Rihanna releases records so quickly, you’d think her manager was paranoid about wasting time. The kids will lose interest, after all, if your record-release schedule looks like a 9-to-5 or 40-hour workweek or something ludicrous like that. You’ve got to be working constantly, from the minute you wake up to the minute you fall asleep, and it’d be nice if you skipped that whole “sleep” part because the kids are waiting. Don’t think of it as sleep, think of it as knocking yourself unconscious to waste time!
Unsurprisingly, when you work this much, things like this happen:
This is the craziest schedule I’ve ever been on in my entire life. One morning I woke up and started fucking crying so hard. I finally just got to my bed from the IV and I was just like, ‘Good, I can actually get to sleep tonight,’ because we stayed up and I finished Talk That Talk at 5 p.m. the day before.
… I get in bed and it could not have been two hours in before my phone started going off. I was so frustrated that I kept ignoring the phone. Every time it would go off, but every time I would ignore it. It would be another burden on my shoulders ’cause I know it has to get done. … I know I’m sick, but I’m the only person that can get it done, so it was so frustrating.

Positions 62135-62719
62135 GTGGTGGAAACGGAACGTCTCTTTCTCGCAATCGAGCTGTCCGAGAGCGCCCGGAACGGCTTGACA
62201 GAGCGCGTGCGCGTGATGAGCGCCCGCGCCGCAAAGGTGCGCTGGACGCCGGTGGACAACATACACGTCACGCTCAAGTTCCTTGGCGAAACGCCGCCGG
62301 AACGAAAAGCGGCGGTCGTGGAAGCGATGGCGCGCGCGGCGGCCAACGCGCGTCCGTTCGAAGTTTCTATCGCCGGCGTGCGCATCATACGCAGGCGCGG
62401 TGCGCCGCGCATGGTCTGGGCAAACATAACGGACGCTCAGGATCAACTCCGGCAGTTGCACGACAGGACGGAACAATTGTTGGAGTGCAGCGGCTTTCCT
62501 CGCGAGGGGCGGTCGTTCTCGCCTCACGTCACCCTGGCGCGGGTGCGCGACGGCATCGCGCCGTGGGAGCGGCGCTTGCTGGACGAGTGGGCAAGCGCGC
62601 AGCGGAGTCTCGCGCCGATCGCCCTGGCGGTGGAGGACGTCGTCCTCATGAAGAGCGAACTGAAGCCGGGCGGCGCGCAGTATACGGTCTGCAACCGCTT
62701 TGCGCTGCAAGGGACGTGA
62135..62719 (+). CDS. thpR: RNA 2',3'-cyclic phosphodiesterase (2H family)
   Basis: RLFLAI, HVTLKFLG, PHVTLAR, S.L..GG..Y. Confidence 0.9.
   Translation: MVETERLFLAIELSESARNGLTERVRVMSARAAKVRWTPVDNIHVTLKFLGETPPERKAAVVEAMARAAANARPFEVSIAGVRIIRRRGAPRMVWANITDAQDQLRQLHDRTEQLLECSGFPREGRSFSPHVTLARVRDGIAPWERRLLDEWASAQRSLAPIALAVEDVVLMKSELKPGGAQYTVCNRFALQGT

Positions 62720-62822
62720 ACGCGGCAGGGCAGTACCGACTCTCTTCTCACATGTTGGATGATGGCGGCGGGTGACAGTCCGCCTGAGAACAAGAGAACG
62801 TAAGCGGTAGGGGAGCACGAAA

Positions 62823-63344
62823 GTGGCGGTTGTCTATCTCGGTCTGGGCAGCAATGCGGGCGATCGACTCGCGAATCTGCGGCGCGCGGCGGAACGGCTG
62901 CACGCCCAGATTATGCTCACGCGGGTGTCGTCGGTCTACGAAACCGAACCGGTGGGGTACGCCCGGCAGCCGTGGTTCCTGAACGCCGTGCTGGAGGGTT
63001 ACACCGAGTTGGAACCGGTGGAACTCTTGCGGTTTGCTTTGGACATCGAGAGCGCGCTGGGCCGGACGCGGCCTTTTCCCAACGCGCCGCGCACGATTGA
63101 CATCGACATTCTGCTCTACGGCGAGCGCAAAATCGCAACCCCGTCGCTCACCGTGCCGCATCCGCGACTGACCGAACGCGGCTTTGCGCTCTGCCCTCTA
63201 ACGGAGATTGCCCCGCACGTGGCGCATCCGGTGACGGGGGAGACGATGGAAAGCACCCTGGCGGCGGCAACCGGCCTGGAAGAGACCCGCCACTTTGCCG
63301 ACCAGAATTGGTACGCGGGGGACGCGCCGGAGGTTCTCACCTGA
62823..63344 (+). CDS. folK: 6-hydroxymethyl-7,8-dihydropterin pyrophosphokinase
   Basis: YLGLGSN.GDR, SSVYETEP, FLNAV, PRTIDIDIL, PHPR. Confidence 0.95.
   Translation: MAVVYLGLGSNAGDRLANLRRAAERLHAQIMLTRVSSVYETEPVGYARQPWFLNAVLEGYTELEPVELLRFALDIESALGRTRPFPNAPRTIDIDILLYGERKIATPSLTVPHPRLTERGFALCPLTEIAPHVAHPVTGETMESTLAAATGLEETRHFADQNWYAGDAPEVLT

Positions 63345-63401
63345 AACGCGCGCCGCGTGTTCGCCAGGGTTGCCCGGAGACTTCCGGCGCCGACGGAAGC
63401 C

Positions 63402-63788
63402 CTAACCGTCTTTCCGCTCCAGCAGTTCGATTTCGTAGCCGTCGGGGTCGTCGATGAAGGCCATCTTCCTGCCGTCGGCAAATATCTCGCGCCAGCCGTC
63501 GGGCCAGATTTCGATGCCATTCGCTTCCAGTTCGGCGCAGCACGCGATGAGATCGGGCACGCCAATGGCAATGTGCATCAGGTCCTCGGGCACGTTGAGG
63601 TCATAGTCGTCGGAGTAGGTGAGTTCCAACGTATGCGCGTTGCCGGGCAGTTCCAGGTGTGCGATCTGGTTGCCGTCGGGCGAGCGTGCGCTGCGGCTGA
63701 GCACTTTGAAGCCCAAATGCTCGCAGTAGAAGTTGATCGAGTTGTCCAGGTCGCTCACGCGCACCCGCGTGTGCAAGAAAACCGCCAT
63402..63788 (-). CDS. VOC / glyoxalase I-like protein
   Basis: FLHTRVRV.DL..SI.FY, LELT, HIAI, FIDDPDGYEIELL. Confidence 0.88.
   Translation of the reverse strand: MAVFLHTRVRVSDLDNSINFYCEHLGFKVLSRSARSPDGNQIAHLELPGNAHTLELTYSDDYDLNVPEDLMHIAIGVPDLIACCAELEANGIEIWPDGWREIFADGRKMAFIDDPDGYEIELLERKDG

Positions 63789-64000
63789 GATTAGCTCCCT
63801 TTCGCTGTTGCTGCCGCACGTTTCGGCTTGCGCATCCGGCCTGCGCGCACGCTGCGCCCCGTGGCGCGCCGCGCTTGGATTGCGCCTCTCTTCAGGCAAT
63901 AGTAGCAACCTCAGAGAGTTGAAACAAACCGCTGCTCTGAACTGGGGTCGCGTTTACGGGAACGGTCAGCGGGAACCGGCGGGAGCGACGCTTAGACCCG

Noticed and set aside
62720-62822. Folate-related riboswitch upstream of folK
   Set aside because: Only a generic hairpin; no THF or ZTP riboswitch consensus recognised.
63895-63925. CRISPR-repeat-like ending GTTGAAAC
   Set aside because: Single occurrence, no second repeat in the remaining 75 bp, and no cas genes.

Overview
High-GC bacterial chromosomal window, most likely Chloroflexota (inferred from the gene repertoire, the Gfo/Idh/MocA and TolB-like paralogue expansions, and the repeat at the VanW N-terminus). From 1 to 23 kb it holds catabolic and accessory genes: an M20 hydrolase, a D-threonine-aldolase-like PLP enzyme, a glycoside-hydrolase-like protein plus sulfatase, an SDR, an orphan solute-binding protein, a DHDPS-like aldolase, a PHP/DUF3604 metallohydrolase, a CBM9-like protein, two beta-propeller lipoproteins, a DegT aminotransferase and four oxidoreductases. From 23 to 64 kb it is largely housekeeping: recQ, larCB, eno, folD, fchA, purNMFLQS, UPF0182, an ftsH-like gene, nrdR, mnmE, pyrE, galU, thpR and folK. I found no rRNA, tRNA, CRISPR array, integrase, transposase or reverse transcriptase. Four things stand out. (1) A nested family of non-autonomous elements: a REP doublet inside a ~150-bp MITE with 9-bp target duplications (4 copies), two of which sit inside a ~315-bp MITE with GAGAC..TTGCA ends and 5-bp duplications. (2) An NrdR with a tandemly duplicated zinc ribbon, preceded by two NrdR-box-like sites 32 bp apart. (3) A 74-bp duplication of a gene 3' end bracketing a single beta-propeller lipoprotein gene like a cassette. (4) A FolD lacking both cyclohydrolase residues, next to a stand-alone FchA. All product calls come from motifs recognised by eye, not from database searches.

-Rihanna, “The Road to Talk That Talk”
This is the point where people get concerned–backseat-concerned. There isn’t a blog out there not hand-wringing, with various degrees of concern and/or tittering, about IVs and partying and emergency-room visits and trauma. Some of it’s sincere, some of it’s grotesque. None of it is accomplishing anything, but it’s impossible not to think. If there’s a bright side to all this, I guess, it’s that Rihanna said this in a public documentary, meaning at least this much isn’t being covered up or publicized away and dribbled out through various unnamed sources. It’s not much of a bright side, but what more can you really look for here?
Watch the full interview below.